All this was driven by recognition that overexploitation was the cause of declines


Era of Protection (1900-1925)

  • Most states established departments of fish and game
  • Revenue from fish and hunting licenses generated and put into enforcement and some level of resource management

Era of Protection (1900-1925)

Theodore Roosevelt: 1858-1919

Along with others , he conceived many of the key aspects and elements of modern conservation and the dangers of overexploitation. A doctrine that included:

  • A recognition of conservation through wise use as a public responsibility
  • Recognition of resource ownership as a public trust
  • Recognition of outdoor resources as integrated systems
  • Recognition of science as a means effective resource management.

Theodore Roosevelt:

  • As President (1901-1909), established several natural resource agencies, and what became the National Wildlife Refuge system
  • Promoted the National Monuments and Antiquities Act and then established 23 National Monuments.
  • Created 150 National Forests
  • Established Federal protection for over 230 x 106 acres

Gifford Pinchot: 1865-1946

"The greatest good for the greatest number of people in the long run." 

Generally credited with coining the term “conservation”

A forester who started the first forestry school (Yale, 1899) and lead what became the U.S. Forest Service

Recognized that resources must be managed


John Muir: 1838-1914

  • Proponent of the preservationist movement
  • Established the Sierra Club in 1892
  • Advocate of wilderness and aesthetic values of the land

Era of Game Management (1930-1965)

  • First research and management programs developed in North America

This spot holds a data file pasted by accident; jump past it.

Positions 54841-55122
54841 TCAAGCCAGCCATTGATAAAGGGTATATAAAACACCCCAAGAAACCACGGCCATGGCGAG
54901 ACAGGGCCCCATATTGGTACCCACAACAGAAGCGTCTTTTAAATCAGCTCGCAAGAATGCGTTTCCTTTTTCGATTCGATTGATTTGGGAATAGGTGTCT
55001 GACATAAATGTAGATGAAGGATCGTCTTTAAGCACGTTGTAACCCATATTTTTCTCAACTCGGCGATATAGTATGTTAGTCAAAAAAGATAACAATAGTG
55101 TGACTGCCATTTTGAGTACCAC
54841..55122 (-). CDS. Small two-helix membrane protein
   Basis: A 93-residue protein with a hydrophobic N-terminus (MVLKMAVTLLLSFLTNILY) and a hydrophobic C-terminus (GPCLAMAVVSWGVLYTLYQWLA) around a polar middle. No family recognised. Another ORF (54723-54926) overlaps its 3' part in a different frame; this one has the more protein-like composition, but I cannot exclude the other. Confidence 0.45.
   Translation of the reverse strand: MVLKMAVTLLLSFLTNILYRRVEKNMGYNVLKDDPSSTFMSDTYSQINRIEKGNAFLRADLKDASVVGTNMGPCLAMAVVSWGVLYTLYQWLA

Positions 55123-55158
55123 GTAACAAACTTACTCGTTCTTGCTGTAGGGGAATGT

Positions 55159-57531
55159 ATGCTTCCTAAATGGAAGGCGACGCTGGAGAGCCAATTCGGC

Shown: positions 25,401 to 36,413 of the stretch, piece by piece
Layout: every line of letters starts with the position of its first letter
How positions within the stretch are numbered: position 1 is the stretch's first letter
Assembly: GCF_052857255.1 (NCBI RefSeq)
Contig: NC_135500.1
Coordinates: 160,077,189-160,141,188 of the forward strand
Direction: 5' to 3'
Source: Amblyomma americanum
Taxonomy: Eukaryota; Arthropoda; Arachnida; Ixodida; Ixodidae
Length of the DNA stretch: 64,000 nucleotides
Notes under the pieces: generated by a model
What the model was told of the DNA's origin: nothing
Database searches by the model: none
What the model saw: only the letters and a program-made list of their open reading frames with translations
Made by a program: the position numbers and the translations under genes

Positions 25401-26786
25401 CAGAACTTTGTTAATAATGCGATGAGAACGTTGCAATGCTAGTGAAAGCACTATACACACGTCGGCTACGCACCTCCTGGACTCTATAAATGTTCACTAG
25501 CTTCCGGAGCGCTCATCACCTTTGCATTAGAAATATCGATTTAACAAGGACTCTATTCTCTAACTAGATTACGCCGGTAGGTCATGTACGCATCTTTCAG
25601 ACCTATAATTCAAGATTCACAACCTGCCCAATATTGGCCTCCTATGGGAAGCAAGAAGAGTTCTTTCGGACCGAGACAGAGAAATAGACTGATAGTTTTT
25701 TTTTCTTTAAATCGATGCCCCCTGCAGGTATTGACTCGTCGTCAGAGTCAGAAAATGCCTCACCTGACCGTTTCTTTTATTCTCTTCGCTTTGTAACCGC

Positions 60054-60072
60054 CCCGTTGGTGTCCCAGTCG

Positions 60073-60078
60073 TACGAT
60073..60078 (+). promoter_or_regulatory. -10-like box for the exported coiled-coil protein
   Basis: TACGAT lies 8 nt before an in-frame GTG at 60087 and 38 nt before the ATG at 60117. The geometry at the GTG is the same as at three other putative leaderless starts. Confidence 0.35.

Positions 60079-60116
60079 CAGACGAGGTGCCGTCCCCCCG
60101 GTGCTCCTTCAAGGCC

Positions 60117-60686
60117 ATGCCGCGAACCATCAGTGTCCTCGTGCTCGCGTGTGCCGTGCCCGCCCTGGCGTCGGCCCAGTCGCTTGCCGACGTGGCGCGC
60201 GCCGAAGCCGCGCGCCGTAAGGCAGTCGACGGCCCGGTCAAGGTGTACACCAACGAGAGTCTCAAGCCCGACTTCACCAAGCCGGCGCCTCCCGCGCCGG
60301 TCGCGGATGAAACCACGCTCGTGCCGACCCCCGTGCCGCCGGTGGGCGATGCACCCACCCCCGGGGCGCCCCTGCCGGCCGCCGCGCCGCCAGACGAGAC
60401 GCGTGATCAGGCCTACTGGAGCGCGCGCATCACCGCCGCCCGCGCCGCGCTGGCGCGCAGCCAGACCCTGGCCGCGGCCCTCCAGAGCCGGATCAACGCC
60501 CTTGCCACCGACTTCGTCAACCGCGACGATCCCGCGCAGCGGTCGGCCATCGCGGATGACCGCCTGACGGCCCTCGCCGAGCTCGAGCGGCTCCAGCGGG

• Publication of the book “Game Management” in 1933 by Aldo Leopold
  • The Wildlife Cooperative Research Program was established in 1932 at universities and graduate education centers
  • The Wildlife Society was established in 1937

Era of Game Management (1930-1965)

Significant Legislation:

Duck Stamp Act (1934)

Pittman-Robertson Act (1937)


Aldo Leopold: 1886-1948

  • “Father” of wildlife management; the book Game Management was the first formal integration of ecological principles with management goals.
  • Co-founder of the Wildlife Society; first professor of wildlife/game management

Aldo Leopold; continued

  • Established “American Game Policy” with basic principles on the requirements of wildlife as a sustained resource:
  • Food and cover
  • Inducements for landowners
  • Classification of game by habitat (farm, forest, …wilderness).
  • The need for facts, funding, and public-sportsman cooperation

The Land Ethic

"We abuse the land because we see it as a commodity belonging to us. When we see land as a community to which we belong, we may begin to use it with love and respect."

"The land ethic simply enlarges the boundaries of the community to include soils, waters, plants, and animals, or collectively: the land


Era of Environmental Management (1965 to present)

Significant growth in environmental regulation:

First Endangered Species Act : 1966

National Environmental Policy Act: 1966

EPA established in 1970

First “Earth Day” and Clean Air Act; 1970

Significant rise in environmental concerns for biodiversity-related issues

Concern over global change has generated increased recognition of environmental issues



Like wildlife, fisheries resources were viewed as a “commons.”

Again, a commons is a resource owned by the populace without restriction on who uses it and how much…

Generally, things developed as they did with wildlife resources

First restriction on fish catches was enacted in 1652 in Mass.

Millions of sockeye salmon expected to swim up British Columbia’s Fraser River this summer have gone missing.

Recent News


Erie Canal

Transportation has an important influence on resource; canals were built, channels were “improved”

Through the 19th century, fisheries were commercial (especially in the Great Lakes) and subsistence. Technological advances improved catches to the point where overexploitation became an issue (mid to late 1800’s),

1870, the American Fish Culturists’ Association was formed (later became the American Fisheries Society


Early 1900’s, concept of population biology and “maximum sustained yield” (MSY) developed.

“System” view of aquatic ecosystems developed. Example: Stephen Forbes, Illinois Natural History Survey

1938; publication of Improvement of Lakes for Fishing. C. Hubbs and R. Eschmeyer